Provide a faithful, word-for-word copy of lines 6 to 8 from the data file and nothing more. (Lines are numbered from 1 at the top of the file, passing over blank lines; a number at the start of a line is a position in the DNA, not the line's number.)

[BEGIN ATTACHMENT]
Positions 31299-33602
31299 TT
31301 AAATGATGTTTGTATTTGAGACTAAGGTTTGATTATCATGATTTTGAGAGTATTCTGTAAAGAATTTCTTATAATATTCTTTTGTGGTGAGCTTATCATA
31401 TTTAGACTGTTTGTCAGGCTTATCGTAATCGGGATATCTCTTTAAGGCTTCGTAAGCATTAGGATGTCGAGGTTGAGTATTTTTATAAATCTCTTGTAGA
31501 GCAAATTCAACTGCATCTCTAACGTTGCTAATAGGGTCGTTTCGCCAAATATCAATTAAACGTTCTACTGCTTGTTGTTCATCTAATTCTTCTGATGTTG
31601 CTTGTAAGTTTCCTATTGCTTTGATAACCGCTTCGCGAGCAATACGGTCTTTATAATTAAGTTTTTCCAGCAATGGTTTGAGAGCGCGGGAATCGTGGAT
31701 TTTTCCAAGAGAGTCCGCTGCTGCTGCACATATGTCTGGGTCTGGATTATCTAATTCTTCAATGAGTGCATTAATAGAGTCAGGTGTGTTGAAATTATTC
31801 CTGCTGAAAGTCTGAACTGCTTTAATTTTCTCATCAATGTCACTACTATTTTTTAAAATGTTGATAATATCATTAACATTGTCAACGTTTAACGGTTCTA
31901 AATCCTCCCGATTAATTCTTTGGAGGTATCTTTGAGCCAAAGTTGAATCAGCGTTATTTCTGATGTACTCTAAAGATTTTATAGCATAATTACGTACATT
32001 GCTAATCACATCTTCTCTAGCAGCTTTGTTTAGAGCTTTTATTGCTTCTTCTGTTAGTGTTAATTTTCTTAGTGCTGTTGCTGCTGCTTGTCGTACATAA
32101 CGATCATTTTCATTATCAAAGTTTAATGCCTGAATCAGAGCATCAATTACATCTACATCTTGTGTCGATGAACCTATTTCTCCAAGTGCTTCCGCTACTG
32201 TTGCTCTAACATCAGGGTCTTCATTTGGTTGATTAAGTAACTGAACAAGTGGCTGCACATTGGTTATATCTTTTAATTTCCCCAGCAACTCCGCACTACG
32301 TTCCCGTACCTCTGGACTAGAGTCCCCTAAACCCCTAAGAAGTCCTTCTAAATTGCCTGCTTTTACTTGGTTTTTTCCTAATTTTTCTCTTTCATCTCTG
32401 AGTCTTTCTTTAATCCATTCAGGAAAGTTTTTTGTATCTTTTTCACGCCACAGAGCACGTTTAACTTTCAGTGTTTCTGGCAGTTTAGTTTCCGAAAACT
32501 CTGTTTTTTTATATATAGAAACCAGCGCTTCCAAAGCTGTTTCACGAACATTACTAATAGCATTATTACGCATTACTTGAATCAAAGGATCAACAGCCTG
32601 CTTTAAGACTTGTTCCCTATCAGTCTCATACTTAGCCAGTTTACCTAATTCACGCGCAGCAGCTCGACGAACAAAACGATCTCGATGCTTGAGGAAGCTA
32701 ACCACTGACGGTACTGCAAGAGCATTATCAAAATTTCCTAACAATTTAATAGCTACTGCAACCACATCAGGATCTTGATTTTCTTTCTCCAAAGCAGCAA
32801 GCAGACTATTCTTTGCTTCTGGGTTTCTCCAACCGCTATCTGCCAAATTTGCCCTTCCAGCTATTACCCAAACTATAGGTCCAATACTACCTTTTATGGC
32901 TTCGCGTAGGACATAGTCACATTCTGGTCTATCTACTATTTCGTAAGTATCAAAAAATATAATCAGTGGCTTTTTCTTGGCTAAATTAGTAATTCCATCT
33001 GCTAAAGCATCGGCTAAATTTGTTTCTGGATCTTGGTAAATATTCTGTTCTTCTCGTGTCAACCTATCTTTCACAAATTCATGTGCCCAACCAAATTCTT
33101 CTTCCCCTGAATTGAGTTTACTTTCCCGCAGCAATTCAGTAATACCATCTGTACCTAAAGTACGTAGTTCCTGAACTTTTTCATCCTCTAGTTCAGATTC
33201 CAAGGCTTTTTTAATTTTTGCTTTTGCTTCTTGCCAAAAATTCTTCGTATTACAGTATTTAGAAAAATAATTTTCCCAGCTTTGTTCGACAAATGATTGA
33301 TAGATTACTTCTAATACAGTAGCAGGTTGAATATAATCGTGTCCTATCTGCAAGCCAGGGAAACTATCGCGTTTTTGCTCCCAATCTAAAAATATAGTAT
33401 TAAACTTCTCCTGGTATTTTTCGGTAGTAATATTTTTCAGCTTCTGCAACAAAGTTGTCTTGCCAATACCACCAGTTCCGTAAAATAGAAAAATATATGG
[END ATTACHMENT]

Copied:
31601 CTTGTAAGTTTCCTATTGCTTTGATAACCGCTTCGCGAGCAATACGGTCTTTATAATTAAGTTTTTCCAGCAATGGTTTGAGAGCGCGGGAATCGTGGAT
31701 TTTTCCAAGAGAGTCCGCTGCTGCTGCACATATGTCTGGGTCTGGATTATCTAATTCTTCAATGAGTGCATTAATAGAGTCAGGTGTGTTGAAATTATTC
31801 CTGCTGAAAGTCTGAACTGCTTTAATTTTCTCATCAATGTCACTACTATTTTTTAAAATGTTGATAATATCATTAACATTGTCAACGTTTAACGGTTCTA